There's is an unwritten rule among Australia's bar fraternity that to become the Next Big Thing, you need to be hidden in plain sight or, at the least, very, very hard to find.
That means no obvious signage, a hard-to-locate, and an air within the bar itself of indifference to any kind of commercial imperative.
In our already saturated bar scene, brimming with educated mixologists with phds in prohibition-era drinking culture, it takes some expert hiding to stand out from the crowd.
We have rounded up a list of some of the best from our east coast stand-outs. And by stand-outs, of course, we mean hidden gems.
Confused yet? Read on.
The bar with no name
This one has no name - somewhat hard to write down, and no social footprint either. Only in Melbourne would a bar exist in which the owners have declined to promote or name it, and are genuinely hoping not too many people find out about it. So here is a hint: it's on Meyers Place, right near one of Melbourne's very first CBD laneway bars, behind a shop front selling pizza by the slice.
Fall from Grace
It's long been regarded as one of the most elegant bars at the New York end of Collins Street, but State of Grace has a well-kept secret, too. Head down the stairs — hint: there's a bookshelf — and you will arrive at the supremely elegant Fall from Grace. You'll discover a sprawling den which blends New York speakeasy with boudoir decadence.
To access Jungle Boy, head to Boston Sub, on Chapel Street, and open the cool room door behind the sandwich counter. Yep, hidden behind the cheese curds, fries and subs is a jungle-themed cocktail lounge with animal heads and hanging plants. There are cocktails, naturally, served in tiki mugs.
Elegant, stylish and oh-so-hard to access, Hihou is a Japanese-inspired bar and restaurant that would not be out of place in New York. You will find it at the top end of Flinders Lane, near the Treasury Gardens, but you will have to search hard to find the entrance. There is an unmarked door with a bell that you ring, and the staff will come and greet you. It may take a few rings, so be patient.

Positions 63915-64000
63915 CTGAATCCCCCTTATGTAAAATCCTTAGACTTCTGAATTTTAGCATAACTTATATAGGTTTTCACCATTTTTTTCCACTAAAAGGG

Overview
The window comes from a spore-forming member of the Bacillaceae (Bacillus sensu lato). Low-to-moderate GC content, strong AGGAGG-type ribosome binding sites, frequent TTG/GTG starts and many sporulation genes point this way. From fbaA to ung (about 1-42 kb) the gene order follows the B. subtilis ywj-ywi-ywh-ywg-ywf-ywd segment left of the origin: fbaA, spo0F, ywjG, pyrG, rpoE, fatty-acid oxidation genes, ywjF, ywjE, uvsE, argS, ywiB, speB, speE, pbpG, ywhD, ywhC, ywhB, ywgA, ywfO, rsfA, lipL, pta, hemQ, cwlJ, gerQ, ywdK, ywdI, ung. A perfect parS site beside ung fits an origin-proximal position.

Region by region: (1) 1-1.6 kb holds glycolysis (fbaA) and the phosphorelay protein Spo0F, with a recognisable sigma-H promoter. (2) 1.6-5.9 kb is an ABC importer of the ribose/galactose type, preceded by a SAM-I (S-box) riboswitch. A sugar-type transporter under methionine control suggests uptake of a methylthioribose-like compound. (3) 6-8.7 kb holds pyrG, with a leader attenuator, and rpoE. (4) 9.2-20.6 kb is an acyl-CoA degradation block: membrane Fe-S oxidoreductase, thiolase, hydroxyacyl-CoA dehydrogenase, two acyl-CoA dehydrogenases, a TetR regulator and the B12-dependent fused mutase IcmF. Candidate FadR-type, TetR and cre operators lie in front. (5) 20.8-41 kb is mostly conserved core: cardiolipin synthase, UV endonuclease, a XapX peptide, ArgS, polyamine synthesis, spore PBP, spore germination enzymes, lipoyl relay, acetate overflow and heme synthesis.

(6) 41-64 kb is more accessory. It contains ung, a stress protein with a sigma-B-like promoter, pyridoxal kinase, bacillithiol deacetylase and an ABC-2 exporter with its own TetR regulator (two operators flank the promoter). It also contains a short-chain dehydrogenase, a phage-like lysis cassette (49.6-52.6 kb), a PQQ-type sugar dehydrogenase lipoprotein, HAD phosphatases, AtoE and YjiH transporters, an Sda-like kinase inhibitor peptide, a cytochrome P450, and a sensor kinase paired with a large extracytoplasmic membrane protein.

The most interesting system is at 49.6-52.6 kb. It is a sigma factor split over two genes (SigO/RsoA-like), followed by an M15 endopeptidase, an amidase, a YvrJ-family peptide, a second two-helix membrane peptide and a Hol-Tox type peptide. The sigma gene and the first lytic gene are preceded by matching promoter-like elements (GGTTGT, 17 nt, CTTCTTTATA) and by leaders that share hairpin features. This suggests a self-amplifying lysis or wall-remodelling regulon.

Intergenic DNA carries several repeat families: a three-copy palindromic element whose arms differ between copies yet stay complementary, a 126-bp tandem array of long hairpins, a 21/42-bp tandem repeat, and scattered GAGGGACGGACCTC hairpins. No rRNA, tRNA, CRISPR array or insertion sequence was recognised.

There is no signage and the front door is hard to miss, but you will know you're in the right place when you find yourself in a tailor's studio (sewing machines, thread, shirts) and are pushing open a set of narrow doors to the downstairs bar. Grab a booth with the after-work crowd and soak up the alcohol with tasty Americana: hot dog, fries, burgers. The booths and intimate seating areas ensure you can hear your friends' conversations, too.
The Barber Shop
The Barber Shop is, true to its name, a barber shop but it's also a sophisticated yet understated bar that you can access, post-chop, by climbing the stairs at the back of the shop. There are boutique beers and a wide selection of gin, tequila, cognac, whisky and rum. The vibe is speakeasy with a dash of hipster.
Yulli's Screening Room
Many Sydneysiders have dined at the famed Yulli's vegetarian restaurant in innercity Surry Hills without venturing behind the bar and up the stairs to Yulli's Screening Room. The cosy bar has a separate drinks and food menu, and is also the host of regular film screenings, bluegrass music and spoken word nights, and works by local artists.
If you are a big fan of the Commons Local Eating House in Darlinghurst — and many of us are — then you will fall in love with its tiny speakeasy-style bar. Located in the 165-year-old larder underneath The Commons' dining room, Downtown Bar has enough space for a couple of instruments and a handful of patrons. The owners list their specialty liquor as vermouth. What's not to love?
You will have to head deep into the bowels of hip Fortitude Valley to find this dive bar, which offers American comfort food and impeccable cocktails. It is located in the cellar of a 130-year-old building, but you will need to head down a laneway and past double red gates to find it. The piece de resistance is the Pickleback: a shot of Jameson's in one glass, and dill-pickle brine chaser in the other. Arguably Brisbane's hippest bar.
The Walrus Club
While half of Brisbane makes a beeline for the heaving Regatta Hotel on a Friday night, we suggest you head straight down the adjacent laneway, where you will find a flight of stairs that leads you to the beautiful 1920s-inspired Walrus Club. It's dark and moody, there are leather couches and men smoking cigars and you won't believe you are in tropical Brisbane. There is even a dress code: no thongs, and patrons are encouraged to dress "snappy". We'll drink to that.
Have we missed any secret bars? Let us know in the Comments section.